Editor’s Note: This is the second of a five-part series that will teach LDS students how to study and learn – from a spiritual perspective. Read the introductory article here.
4. The Value of Experience
All these things shall give thee experience, and shall be for thy good. (D&C 122:7)
As important as they are, books are not the only source of knowledge available to us. Experience is a great teacher, as any adult can attest. The prophet Joseph Smith said, “Could you gaze into heaven five minutes, you would know more than you would by reading all that ever was written on the subject” (History of the Church 6:50).
The Lord indicated to the prophet that even times of great tribulations serve to give one experience that can turn to good (D&C 122:5-7). Jesus himself “descended below all things, in that he comprehended all things” (D&C 88:6). When we find life’s experiences unpleasant, we must consider the Lord’s question: “The Son of Man hath descended below them all. Art thou greater than he?” (D&C 122:8).
The Quality of Experiences
Some of life’s experiences are totally beyond our control. Often, they cause us pain. It is not so much the experience itself that determines what we shall become but, rather, how we react to it. Because mortal life is a time of trial, temptation is a part of our everyday life. Satan’s entire energies are directed toward enticing us to do wrong. So great is his rule in the earth that the scriptures call him the “prince of this world” (John 12:31; 14:30; 16:11) and the “god of this world” (2 Corinthians 4:4).
Indeed, because Satan’s enticement is so prevalent, we must make special efforts to seek the enticing of the Spirit of God in what the apostle Paul called “this present evil world” (Galatians 1:4). We do this by seeking wholesome and spiritual experiences.
The kinds of experiences we have determine in large part what we learn and what direction our lives will take. It is therefore extremely important that we be selective in the types of experiences to which we deliberately expose ourselves. Some could prove very heart-breaking in later life. Our best guide in this matter is the thirteenth Article of Faith: “If there is anything virtuous, lovely, or of good report or praiseworthy, we seek after these things.”
Range of Experiences
It is advisable to expose oneself to a wide range of good experiences. For my part, I found great satisfaction in such activities as school clubs and teams, the ROTC, Civil Air Patrol, Ground Observer Corps, Civil Defense, Model United Nations, and Church and seminary activities. Scouting and employment are also useful activities for young people. A variety of jobs early in life will give the possibility of more intelligent decisions regarding one’s ultimate occupation. I have myself worked in a warehouse, for the police department, as a microfilmer, an export clerk, a volunteer firefighter, a guide, a teacher, a translator, a technical writer, a secretary, an administrative assistant, a purchasing clerk, an editor, coordinator of a professional society, manager of marketing communications and public affairs, project manager, and associate research director.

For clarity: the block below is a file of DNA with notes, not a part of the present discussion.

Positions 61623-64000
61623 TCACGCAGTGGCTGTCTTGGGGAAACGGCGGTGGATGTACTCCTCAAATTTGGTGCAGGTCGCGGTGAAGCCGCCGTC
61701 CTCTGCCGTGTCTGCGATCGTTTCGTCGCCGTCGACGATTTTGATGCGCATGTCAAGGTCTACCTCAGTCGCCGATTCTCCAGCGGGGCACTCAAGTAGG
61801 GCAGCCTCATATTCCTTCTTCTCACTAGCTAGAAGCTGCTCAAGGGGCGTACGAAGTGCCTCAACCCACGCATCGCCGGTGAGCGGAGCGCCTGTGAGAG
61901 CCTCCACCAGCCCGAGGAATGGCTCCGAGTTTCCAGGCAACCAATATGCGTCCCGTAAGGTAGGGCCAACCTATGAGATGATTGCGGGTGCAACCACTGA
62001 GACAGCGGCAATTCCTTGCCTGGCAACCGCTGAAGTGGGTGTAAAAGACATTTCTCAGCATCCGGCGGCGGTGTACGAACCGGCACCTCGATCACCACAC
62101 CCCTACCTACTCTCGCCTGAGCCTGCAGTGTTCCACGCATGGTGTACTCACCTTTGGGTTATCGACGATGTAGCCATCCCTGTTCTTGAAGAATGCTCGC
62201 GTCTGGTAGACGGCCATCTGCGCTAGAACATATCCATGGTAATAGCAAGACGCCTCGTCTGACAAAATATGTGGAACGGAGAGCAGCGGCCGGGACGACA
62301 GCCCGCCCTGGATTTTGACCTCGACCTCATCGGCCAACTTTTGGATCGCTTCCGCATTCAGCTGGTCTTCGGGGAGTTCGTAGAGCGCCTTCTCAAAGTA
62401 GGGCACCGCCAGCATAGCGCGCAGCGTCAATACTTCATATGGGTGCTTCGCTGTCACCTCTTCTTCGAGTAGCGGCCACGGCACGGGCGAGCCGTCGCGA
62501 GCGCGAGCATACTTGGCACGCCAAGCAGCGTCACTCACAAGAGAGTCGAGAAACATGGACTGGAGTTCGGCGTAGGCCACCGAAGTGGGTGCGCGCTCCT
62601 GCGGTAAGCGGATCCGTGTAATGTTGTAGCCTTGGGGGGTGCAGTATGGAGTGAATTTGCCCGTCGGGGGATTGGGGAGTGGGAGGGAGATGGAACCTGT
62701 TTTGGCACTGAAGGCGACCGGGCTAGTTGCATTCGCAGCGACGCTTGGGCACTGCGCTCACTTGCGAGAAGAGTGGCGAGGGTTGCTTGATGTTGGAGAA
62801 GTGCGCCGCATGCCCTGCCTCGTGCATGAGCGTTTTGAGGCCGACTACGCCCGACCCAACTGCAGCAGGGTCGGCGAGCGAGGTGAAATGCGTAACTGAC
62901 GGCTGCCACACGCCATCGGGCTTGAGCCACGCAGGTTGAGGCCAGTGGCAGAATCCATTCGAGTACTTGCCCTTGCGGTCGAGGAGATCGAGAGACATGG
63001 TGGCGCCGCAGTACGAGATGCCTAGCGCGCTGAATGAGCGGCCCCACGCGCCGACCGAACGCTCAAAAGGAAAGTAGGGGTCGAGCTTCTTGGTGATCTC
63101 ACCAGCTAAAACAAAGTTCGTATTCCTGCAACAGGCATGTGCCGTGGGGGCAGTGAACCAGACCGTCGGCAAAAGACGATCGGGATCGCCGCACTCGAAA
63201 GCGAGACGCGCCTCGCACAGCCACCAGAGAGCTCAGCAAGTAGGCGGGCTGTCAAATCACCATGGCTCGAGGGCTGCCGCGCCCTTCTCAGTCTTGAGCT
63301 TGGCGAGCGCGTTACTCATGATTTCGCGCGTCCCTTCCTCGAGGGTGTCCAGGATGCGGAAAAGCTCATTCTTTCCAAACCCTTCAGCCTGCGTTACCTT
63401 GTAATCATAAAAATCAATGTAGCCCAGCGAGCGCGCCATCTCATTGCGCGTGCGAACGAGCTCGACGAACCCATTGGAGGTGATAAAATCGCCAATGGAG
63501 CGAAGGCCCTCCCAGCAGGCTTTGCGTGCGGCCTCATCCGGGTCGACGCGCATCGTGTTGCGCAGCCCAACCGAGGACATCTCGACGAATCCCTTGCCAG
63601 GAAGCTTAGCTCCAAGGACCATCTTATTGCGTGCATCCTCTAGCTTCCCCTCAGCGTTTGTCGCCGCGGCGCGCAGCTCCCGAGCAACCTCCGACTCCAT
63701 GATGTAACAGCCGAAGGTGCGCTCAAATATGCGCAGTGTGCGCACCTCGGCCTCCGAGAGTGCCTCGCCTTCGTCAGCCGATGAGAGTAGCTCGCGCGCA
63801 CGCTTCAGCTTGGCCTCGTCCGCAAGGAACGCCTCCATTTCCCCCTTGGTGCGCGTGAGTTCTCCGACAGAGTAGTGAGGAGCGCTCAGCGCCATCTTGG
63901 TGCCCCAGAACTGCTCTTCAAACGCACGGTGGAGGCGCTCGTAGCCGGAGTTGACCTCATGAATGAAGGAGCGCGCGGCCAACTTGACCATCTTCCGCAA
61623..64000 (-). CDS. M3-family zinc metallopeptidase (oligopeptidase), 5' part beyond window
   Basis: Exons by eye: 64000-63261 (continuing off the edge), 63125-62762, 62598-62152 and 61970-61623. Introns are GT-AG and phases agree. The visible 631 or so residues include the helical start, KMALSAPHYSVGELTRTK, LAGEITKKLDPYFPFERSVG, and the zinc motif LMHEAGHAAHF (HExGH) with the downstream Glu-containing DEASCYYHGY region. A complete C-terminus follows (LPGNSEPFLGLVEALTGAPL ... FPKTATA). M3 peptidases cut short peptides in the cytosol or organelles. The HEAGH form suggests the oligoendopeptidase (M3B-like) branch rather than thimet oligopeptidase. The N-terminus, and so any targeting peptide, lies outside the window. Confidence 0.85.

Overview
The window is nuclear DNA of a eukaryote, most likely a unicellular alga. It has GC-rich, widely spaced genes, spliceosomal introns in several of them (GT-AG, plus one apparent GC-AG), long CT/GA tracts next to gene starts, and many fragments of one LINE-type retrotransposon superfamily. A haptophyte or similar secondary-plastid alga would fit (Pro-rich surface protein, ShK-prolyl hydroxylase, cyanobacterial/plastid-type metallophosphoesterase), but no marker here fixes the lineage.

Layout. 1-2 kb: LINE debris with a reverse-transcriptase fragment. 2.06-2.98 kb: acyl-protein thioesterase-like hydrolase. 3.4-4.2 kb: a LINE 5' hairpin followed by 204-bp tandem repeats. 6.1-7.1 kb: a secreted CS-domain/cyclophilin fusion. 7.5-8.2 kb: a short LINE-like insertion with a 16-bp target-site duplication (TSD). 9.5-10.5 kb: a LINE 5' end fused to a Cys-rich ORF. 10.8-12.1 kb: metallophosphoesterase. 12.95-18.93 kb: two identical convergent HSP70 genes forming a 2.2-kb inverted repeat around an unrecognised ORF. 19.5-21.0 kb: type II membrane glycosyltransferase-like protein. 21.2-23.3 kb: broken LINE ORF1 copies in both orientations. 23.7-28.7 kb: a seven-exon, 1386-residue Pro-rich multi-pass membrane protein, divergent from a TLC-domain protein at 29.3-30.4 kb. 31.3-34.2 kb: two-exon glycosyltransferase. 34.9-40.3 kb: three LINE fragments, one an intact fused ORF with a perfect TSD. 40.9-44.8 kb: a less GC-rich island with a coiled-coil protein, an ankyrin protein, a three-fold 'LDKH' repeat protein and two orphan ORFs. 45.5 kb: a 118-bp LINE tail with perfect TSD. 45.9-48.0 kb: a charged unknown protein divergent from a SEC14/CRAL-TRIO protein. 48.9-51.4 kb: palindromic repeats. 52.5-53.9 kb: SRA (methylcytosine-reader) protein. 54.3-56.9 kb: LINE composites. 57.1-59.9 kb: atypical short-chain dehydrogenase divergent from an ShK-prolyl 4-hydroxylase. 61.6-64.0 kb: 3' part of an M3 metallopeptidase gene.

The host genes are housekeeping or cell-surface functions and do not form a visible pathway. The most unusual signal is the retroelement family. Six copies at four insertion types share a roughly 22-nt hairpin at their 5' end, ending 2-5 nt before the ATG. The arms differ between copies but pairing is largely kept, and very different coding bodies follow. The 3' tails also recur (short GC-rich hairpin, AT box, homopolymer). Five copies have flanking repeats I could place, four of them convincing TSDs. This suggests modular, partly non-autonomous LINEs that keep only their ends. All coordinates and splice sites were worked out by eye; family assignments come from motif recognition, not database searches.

It is unlikely that any one person can be at the top in each of his or her endeavors. But exposure to them and to the kinds of people who participate in them is the most important thing. We have much to teach one another (D&C 88:77, 122). It is important to remember that every human being has some talents and knowledge that we do not possess, and vice-versa.
After high school, there are other activities available at universities, in technical colleges, in military service, in the Peace Corps or other volunteer programs and in employment. I enjoyed the service and personal development that came from a two-year stake mission immediately after high school, followed by a full-time mission in France and Switzerland. No able young Latter-day Saint should plan a future without a mission, and it is now possible for those with disabilities to serve in one way or another.
Many will have the opportunity to serve a mission outside their native lands. For those who do not travel abroad during the mission, it is advisable, where possible, to seek exposure to foreign countries and cultures. One of the best ways to do this is through semester-abroad programs and study-tours such as those conducted by Brigham Young University. Even if you are unable to travel abroad, do not miss the opportunity to learn at least one foreign language, as the Lord himself has recommended (D&C 90:15). It will broaden your mind and introduce you to new ways of thinking. It will even give you insights into your own native tongue. Ideally, one should have an early start in foreign languages, in junior high school or high school – or even earlier when possible.